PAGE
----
Stepping Out From Behind A Camera

Shooting in KamloopsSomeone asked recently asked me how I was brave enough to step in front of the camera for Father Figures.

To be honest, I didn’t really think it all the way through.

When we started development of Father Figures, Gillian and I expected the POV (point of view) portion to be a simple reaction to what was happening. Once we were a few days into shooting, we realized that the POV portion was a major part of the story.

The other element is that my career is working with everyday people appearing on camera. I ask people questions and hope they answer honestly. Because I expect that from every person I interview, I had set the bar at the same level for myself.

The final factor was that it was a small crew — just Gillian Hrankowski and me. Most of the time we were sleep-deprived, jet-lagged and physically and emotionally exhausted. I don’t have it in me to not be totally honest, and having my friend, who knows me absolutely to the core, interview me would mean everything would easily come out.

I don’t regret my openness. It is who I am. But there is a very surreal feeling meeting someone who has seen the documentary and feels a connection to me. I’d compare it to reading 20 pages of a diary — an intimate snapshot of a fraction of someone’s journey.

Now, people who see the documentary hug me. I’ve had heartfelt messages that my story resonates with them. From my openness, they are more willing to discuss their own similar issues. Heck, the documentary, and my issues, were the topic of a University Psychology discussion. What stood out for the students was my ability to let go and move on.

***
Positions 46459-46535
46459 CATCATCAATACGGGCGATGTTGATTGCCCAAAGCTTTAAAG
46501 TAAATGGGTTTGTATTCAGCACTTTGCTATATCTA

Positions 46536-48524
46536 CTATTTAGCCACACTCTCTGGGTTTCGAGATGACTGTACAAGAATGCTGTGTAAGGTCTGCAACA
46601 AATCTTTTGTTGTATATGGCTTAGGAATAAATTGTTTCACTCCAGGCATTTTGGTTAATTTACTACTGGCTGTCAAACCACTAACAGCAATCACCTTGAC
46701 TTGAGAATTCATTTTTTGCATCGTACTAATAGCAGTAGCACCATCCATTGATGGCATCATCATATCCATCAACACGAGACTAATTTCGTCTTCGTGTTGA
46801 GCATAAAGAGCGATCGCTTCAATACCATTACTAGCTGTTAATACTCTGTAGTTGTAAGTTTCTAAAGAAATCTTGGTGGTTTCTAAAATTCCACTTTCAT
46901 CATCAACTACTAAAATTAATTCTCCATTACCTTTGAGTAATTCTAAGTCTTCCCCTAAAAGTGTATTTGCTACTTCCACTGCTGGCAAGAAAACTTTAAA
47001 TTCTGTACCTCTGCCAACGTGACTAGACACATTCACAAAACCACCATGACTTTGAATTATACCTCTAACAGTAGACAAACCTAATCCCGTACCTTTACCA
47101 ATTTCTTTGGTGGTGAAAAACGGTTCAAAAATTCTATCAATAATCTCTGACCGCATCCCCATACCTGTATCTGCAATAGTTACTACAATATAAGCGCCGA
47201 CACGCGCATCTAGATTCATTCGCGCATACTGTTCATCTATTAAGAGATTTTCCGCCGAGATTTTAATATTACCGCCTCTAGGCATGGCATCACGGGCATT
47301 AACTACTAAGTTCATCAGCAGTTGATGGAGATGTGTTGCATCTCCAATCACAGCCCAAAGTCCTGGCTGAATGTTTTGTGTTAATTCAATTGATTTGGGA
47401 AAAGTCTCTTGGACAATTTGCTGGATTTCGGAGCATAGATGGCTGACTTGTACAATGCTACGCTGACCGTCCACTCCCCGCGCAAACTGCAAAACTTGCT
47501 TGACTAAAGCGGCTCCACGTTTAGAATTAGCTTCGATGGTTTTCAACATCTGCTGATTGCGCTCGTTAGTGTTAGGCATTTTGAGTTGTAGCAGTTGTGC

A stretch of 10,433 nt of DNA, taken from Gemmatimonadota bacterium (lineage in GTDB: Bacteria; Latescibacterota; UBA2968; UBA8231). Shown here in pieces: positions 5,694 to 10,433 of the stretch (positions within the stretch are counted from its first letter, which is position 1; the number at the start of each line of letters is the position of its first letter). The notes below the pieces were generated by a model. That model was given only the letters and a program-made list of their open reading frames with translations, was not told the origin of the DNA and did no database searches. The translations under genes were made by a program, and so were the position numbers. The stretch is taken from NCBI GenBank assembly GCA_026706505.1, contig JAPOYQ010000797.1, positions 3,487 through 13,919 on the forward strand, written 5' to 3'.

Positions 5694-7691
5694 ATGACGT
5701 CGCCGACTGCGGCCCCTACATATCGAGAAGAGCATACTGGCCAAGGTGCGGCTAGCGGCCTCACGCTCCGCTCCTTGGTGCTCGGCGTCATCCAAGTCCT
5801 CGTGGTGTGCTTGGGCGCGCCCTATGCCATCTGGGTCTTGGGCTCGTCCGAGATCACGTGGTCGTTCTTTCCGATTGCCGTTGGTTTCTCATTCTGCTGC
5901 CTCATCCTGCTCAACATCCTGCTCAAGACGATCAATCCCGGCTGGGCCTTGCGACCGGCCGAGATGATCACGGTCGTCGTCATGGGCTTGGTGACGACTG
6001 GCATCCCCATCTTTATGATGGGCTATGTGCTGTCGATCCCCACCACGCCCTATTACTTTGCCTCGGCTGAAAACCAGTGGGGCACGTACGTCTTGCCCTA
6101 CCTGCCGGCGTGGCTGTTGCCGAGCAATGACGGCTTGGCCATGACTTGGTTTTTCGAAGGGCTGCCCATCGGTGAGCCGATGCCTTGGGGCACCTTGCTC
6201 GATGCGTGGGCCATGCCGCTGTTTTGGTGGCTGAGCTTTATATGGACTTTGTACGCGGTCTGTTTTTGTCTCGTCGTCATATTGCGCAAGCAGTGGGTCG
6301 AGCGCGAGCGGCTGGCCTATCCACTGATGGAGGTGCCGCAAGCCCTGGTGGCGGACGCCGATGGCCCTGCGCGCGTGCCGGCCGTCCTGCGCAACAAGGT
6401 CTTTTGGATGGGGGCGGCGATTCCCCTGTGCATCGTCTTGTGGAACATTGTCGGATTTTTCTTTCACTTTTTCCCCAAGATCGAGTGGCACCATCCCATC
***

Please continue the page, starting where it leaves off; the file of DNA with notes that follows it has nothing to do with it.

It wasn’t easy. Father Figures is only 57 minutes long but it is the result of almost two years of filming and over 100 hours of footage. What the documentary couldn’t show was how hard the “recovery” was. To say it was a difficult time would be an understatement.

The interview in the airport after the meeting with my father was the beginning of a dark time. We paused the production to give me time to figure stuff out. I leaned a lot on friends and my family. Went to counselling. And cried. A lot.

While I processed, the cameras were off. When I was stronger, we returned to shooting and telling the story.

When I returned to see Dale, I was a much stronger person. I was no longer needy of him. I had gotten perspective. Gillian, of course, noticed immediately. To the viewer, the transformation may be more subtle.

While Father Figures shows a lot of my journey, issues, weaknesses and strengths, I hope that people understand that it is only a portion of who I am. I hope that my openness propels people into discussion of the issues we present in the documentary.

Knowing now what being in a POV truly means, I would do it again. The payoff is a pretty interesting discussion on issues I feel are important and overlooked.

And to continue the diary – I no longer have a relationship with Dale (since Bali) and I am living happily ever after.